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Review: DFI LanParty Ultra B
Written by whatever   
Saturday, 03 July 2004 07:20
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Review: DFI LanParty Ultra B
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whatever takes the DFI LanParty Ultra B motherboard out for a spin, and benchmarks it in the process. He also manages to pit the DFI LanParty Ultra B up against the Abit NF7s V2 board to see just which one comes out the fastest!


The nForce 2 Ultra 400 AMD platform by DFI LanParty Ultra B has recently been released.  The reigning champion nForce 2 Abit NF7/s V2.0 boards had been stirring up the crowd with high Front Side Bus overclocking, locked PCI bus and controlled AGP bus speeds as well as the memory performance improvement from the Dual Channel 128bit support.  The DFI LanParty Ultra B not only is packed with extra BIOS features and packages but also has higher potential of FSB overclocking than the reigning champion Abit NF7/s board.

The DFI LanParty Ultra B is packed with following features:  Integrated 2 ATA 133 EIDE ports; 4 SATA(Serial ATA)-150 ports with built-in RAID0, RAID1, and RAID0+1 support; 2 Ethernet ports, one from nVidia(10/100 Mbps) and one from Realtek RTL8110S Gigabit(10, 100, and 1000 Mbps); total of 6 USB 2.0 ports(4 in real panel and 1 onboard header supporting 2 ports); 3 on-board Firewire(IEEE 1394) connections; 6 channel audio support by nVidia’s SoundStorm technology and S/PDIF input/output ports.

DFI LanParty Ultra B

The board comes with the mounting holes around the socket for waterblocks, which is definitely required for the watercooling enthusiasts.

The board comes with the heatsink for the SouthBridge chipset.   In general, heating up the SouthBridge chipset can sometimes cause stability problems at high FSBs and high chipset voltages.   The heat sensitivity varies among nForce2 boards.  Having a heatsink on the chipset will ensure stability for the SouthBridge department.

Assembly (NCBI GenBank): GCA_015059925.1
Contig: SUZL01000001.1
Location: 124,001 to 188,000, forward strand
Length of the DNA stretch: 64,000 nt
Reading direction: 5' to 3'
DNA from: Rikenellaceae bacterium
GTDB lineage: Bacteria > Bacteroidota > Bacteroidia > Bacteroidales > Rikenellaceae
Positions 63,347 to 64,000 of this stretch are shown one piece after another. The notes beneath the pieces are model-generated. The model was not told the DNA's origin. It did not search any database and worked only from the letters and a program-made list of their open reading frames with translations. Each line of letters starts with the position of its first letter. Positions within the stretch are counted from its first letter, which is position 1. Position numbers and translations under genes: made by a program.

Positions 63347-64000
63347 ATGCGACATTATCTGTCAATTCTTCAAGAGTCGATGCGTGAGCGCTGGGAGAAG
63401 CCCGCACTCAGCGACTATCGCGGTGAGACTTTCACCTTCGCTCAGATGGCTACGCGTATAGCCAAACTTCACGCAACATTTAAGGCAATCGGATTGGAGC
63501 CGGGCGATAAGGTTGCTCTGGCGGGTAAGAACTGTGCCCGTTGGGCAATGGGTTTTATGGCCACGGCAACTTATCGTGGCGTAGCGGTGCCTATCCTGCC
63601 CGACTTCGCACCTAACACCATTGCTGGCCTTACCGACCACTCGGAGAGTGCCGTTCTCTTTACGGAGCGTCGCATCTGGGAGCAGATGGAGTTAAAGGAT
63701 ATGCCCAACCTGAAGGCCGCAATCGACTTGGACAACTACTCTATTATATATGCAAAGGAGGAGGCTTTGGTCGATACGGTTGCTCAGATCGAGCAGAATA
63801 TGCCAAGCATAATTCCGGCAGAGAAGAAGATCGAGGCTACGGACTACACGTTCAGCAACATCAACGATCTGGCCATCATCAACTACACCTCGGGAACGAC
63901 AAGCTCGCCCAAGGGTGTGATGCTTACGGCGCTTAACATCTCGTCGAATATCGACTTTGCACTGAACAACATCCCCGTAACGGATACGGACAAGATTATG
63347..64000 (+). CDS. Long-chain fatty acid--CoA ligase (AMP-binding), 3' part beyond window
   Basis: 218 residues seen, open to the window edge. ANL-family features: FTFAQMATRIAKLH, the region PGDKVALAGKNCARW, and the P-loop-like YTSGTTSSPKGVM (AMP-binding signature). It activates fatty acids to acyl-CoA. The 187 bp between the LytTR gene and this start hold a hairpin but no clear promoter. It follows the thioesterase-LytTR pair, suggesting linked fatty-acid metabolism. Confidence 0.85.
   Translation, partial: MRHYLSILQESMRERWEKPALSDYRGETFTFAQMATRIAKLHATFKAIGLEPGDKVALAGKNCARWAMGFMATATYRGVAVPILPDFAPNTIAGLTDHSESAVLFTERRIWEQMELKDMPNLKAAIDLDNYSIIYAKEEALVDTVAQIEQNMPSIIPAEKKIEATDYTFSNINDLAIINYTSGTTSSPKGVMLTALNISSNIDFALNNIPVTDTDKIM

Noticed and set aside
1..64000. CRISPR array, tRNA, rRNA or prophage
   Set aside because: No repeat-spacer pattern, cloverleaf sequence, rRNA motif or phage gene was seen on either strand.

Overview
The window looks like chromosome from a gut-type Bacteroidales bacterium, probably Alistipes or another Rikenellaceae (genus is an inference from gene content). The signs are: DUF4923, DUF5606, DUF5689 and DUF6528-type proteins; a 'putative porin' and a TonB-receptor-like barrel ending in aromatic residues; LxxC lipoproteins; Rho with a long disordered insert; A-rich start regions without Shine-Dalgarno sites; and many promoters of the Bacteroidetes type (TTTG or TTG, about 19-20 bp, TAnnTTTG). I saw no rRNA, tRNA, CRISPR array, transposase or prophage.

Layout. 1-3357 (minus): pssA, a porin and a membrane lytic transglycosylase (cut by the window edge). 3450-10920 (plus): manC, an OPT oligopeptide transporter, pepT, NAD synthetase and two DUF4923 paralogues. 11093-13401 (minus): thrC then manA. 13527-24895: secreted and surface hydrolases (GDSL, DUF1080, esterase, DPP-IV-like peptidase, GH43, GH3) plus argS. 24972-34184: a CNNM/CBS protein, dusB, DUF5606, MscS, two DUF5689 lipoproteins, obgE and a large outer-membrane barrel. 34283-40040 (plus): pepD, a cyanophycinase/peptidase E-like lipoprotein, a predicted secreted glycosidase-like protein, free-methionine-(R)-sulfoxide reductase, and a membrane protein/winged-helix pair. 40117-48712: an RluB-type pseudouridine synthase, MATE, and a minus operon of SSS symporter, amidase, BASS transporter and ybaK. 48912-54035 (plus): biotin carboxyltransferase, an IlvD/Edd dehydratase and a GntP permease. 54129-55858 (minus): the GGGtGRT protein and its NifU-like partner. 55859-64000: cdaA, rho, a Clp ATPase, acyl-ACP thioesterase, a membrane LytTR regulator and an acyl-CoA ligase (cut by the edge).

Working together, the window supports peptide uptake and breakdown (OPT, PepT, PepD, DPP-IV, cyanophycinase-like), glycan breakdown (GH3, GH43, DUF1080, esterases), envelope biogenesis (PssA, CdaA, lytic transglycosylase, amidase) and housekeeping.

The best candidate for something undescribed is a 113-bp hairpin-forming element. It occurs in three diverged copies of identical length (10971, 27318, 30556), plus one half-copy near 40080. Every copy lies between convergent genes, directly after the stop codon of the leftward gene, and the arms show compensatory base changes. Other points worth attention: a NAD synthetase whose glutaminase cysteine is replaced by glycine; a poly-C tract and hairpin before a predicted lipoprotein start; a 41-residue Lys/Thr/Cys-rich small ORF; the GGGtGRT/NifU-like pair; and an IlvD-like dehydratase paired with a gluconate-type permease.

Diag LEDs

The illuminating diagnostic LEDs are useful as well.  The LEDs are in three locations; one below the CMOS battery, one below the 5th PCI slots, and one between the DIMM slots.

The CMOS jumper is located right next to the 1st PCI slot.   The location of this jumper will cause problems if the massive heatsink or 226w watercooled TECs are applied on the video card in the AGP slot.  It will completely block and you will have no room to reset the jumper.  Removing the video card to reset the jumper is the only solution, in this case.  A smaller heatsink or factory heatsink on the video card will not be problems at all however.

Motherboard buttons

The lower right corner of the board has two buttons.  One is to power the system and the other one is to reset the system.  You do not need screwdriver or any metal tipped pen to power the board.  It is very convenient for some overclockers who run the system without mounting it on the case.

One of the crucial things this board comes with is the CMOS Reloaded feature.  This will save you a lot of time and effort to set the CMOS when the system fails or if the CMOS ever suffers from corruption during overclocking.  We will get into the detail of this feature in the next section.

The board supports following CPUs and Memory types:

- AMD Athlon XP 266/333/400MHz FSB

- AMD Athlon 200/266MHz FSB

- AMD Duron 200/266MHz FSB       

- Up to 3GB memory (unbuffered DIMM slots total of 3)

- PC1600 (DDR200), PC2100 (DDR266), PC2700 (DDR333) or PC3200 (DDR400)

- DDR SDRAM DIMM, 2.5V type


It comes in a large box that contains 5 small boxes loaded with bundles of accessories that will provide all the connections you need such as the rear panel shield, Firewire and USB2.0 brackets, SATA and ATA133 cables as well as the componentized drive bay kit that allows for audio, Firewire, and USB2.0 connections.  It also comes with LAN bag kit for easy transporting your computer to your LAN events.  


Now that we have covered the features, supported component types, and bundled packages it comes with, let’s move on to the BIOS features and overclocking of the board.

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